We also recommend opening a business bank account and credit card. Your personal and business accounts should not be mixed. By separating them you’re protecting your personal assets from your company’s assets. Having a separate credit card also makes it easier to see an overview of your business expenses, while simultaneously building your company’s credit. 

These are just some legal measures to take when starting your electrical business. Be sure to research all requirements and have all of the proper documentation in order before launching your company. 

5. Consider the team and tools you’ll need to start your electrical business.

Behind every great business is a great team equipped with great resources. While it may be more financially practical to operate alone when first starting your company, weigh the pros and cons of having a partner or employees. 

Reflect on your own strengths and weaknesses. Maybe you’re great in the field but not so great in the office. Will you need an extra hand with the administrative work? Or maybe you’re planning to take on big, ambitious projects early on–can you really complete them solo? Or will another skilled technician be exactly what you need? 

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And if communication isn’t your thing, we have you covered! Download your free email templates and start communicating like a pro.

In most cases, owners plan to expand their team as their business grows. So it’s a good idea to think about these questions early on and figure out what makes the most sense for your company. 

Look at your financial standing and see if hiring additional employees is a possibility. If it is, research all local and state requirements to ensure you can comply with hiring guidelines. Then, seriously consider what type of role will be most valuable to your business. Once you’ve defined the type of position, create a job listing and start your search! And make sure to check out these interview questions when hiring for an electrical job. 

Next, make sure your team is equipped with the right tools. A disorganized business is a recipe for disaster and easily leads to costly mistakes. To help everyone stay on the same page, consider implementing a field service software. It can help streamline everything from scheduling to invoicing, reducing errors and increasing productivity. 

Also consider accounting software. It can have a big impact on the time you spend crunching numbers, and will give valuable insights into your electrical business’s financial standing. That’s especially true if your chosen software tools integrate with one another; that way there’s no double data entry required.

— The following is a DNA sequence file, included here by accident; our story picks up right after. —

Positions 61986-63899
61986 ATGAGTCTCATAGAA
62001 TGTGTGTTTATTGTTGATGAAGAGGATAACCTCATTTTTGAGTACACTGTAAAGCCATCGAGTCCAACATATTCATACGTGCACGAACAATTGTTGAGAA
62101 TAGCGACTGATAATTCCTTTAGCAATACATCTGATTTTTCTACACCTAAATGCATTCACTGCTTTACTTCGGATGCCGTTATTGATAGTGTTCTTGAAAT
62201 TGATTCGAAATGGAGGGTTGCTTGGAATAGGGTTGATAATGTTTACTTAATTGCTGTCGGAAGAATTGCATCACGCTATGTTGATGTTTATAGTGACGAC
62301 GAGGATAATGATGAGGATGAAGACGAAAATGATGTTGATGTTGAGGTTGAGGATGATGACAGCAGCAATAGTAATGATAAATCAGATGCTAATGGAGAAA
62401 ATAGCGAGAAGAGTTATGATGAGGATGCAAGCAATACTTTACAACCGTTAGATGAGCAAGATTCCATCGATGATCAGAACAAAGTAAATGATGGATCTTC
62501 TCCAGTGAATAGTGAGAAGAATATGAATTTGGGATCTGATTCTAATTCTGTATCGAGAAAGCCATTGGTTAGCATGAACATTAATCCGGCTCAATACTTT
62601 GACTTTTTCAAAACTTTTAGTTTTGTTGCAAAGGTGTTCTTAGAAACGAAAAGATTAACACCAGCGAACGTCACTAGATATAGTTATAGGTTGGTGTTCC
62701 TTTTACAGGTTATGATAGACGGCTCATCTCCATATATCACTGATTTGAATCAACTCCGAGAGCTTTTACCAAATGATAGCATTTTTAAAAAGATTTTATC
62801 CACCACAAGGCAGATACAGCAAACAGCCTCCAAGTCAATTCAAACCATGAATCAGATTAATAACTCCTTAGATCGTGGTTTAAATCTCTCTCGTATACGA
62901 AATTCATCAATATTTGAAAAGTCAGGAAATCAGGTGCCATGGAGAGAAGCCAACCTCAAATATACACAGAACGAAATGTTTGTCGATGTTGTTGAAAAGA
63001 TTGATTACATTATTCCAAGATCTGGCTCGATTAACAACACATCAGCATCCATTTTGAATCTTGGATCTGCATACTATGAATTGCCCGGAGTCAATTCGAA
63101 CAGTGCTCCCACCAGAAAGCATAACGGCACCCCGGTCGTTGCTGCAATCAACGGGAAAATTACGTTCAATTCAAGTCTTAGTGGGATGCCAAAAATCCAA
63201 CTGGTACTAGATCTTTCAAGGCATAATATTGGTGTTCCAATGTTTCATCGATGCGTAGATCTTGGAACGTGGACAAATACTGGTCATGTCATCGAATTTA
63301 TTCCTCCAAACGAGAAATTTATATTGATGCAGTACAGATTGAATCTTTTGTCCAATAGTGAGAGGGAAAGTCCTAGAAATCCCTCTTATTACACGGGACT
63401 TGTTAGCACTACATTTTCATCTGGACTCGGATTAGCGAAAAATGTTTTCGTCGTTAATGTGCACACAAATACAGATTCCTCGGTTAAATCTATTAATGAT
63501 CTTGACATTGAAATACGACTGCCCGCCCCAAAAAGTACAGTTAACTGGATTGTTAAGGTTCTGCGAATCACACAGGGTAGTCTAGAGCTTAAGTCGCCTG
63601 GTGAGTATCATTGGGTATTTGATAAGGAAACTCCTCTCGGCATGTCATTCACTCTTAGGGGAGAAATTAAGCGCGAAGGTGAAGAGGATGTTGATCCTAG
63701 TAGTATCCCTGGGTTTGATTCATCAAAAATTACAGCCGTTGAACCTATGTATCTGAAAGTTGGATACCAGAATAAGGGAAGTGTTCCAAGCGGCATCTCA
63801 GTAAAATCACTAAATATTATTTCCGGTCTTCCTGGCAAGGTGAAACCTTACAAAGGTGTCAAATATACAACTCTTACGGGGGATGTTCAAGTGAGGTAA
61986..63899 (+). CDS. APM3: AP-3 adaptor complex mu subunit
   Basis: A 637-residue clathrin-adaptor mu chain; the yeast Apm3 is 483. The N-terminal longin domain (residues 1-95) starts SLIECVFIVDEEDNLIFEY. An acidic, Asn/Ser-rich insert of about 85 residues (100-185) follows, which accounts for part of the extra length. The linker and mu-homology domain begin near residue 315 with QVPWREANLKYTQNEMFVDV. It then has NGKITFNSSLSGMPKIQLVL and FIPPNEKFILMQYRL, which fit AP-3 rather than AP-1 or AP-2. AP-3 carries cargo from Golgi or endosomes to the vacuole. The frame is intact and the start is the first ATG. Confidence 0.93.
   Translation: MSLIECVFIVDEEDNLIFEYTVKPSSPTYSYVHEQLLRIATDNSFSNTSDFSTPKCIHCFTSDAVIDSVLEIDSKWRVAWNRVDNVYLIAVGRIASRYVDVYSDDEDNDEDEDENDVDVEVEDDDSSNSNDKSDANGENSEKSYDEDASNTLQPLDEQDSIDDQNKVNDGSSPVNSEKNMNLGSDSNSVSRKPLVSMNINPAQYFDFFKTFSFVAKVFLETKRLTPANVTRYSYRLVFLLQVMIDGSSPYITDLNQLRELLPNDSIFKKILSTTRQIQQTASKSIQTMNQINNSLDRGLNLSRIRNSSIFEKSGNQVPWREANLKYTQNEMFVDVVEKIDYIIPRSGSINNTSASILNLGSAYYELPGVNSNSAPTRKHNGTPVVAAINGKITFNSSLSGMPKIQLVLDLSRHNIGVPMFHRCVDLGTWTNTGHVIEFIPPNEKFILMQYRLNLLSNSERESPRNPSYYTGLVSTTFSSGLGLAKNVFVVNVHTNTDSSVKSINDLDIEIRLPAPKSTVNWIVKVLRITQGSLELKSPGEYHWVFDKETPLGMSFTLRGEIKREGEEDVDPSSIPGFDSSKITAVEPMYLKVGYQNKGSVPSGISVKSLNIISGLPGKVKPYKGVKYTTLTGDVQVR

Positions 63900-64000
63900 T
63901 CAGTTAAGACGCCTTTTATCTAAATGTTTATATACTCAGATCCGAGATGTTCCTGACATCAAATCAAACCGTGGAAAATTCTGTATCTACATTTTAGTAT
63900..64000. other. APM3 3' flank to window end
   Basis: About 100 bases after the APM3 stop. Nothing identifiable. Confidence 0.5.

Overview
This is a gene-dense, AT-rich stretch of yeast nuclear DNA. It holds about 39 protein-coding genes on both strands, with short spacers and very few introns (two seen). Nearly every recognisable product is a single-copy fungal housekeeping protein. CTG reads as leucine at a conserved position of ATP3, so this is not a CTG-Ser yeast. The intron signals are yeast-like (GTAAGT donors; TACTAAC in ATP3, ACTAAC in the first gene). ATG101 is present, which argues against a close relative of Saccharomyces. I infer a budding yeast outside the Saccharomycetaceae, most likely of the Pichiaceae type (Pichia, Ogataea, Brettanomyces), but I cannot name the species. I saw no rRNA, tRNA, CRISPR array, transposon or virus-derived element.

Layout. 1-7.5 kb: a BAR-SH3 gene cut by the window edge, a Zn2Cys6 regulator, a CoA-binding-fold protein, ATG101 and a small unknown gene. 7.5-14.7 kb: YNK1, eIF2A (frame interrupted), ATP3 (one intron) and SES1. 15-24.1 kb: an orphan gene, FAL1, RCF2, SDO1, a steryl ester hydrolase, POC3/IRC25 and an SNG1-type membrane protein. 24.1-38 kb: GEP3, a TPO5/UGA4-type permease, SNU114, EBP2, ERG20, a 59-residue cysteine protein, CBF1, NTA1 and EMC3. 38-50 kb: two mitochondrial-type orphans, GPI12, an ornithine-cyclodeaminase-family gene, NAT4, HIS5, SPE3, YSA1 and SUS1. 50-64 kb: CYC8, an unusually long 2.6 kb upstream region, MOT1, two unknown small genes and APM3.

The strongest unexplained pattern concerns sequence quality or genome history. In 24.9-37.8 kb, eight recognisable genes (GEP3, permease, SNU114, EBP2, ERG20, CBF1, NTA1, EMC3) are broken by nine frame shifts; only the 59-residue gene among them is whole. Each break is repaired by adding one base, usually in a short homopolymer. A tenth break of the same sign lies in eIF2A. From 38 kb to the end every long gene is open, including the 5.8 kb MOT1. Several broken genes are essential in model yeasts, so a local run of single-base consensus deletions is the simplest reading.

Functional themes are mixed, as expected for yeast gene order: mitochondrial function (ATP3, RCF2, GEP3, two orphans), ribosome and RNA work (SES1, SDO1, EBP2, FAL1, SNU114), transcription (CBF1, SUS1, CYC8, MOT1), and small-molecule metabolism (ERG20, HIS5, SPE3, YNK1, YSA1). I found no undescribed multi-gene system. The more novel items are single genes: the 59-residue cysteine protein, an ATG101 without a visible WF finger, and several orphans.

6. Make sure you have a marketing strategy ready to go.

To start an electrical business is a huge feat, and not one that should go unnoticed. But for people to know about your business, they need to be able to find you. This is where a marketing strategy comes in. 

A marketing strategy is the plan you’ll put in place to reach out to potential customers and turn them into actual users of your services. It might involve building organic brand awareness and publicity, or utilizing paid methods like advertisements and social media. 

Again, the strategy you implement should be unique to your business. With that said, it never hurts to see what’s working for the competitors. If the electrician down the street has thousands of positive online reviews, dig into what’s making them successful. Once you find out, think about how you can adapt it to your own company. Target icon

Your market research (jump back to step one!) will also play a big role here. Who is your target audience and what appeals to them most? If they’re younger, consider utilizing social accounts like Facebook, Twitter, and Instagram. If they’re older, it might make sense to take out an ad in your local newspaper or send mail flyers. 

It’s important to keep in mind that marketing efforts don’t show results overnight. They take time and effort, so if you don’t see an immediate influx of leads after running an ad campaign don’t be discouraged! Be open to experimenting and adjusting as you go. 

If you’re not sure where to start, check out these fifteen marketing ideas that will increase revenue. Figure out which will make the most sense for your business and start implementing them, that way when you’re ready to officially open your business you’re set up for maximum success. 

Speaking of…

7. It’s time to launch your new business! 

Okay, maybe not this very second–but you’re definitely on your way. While there’s nothing written in stone on how to start an electrical business, following this guide will put you on the right path.

And although it is crucial to have your ducks in a row, it’s equally important to start acting out your plans. Why? Because some ideas look great on paper, but fall flat in real life. The only way to gauge what is a hit and what is a miss is by trying them out, so don’t be hesitant to get going! 

Our best advice when starting an electrical business is to be flexible. There will be a curveball or two thrown your way, but all your planning and preparation will prepare you to overcome those challenges. 

You have a solid business plan in place with plenty of research to back you up. Not to mention, the right team, tools, and strategies to get you to the top. You have a recipe for success. And if you’re looking for one more tool to add to your bag, check out our Customer Communication Toolkit below. It has everything you need to say when you need to say it, ensuring you’ll also deliver the perfect customer experience every time!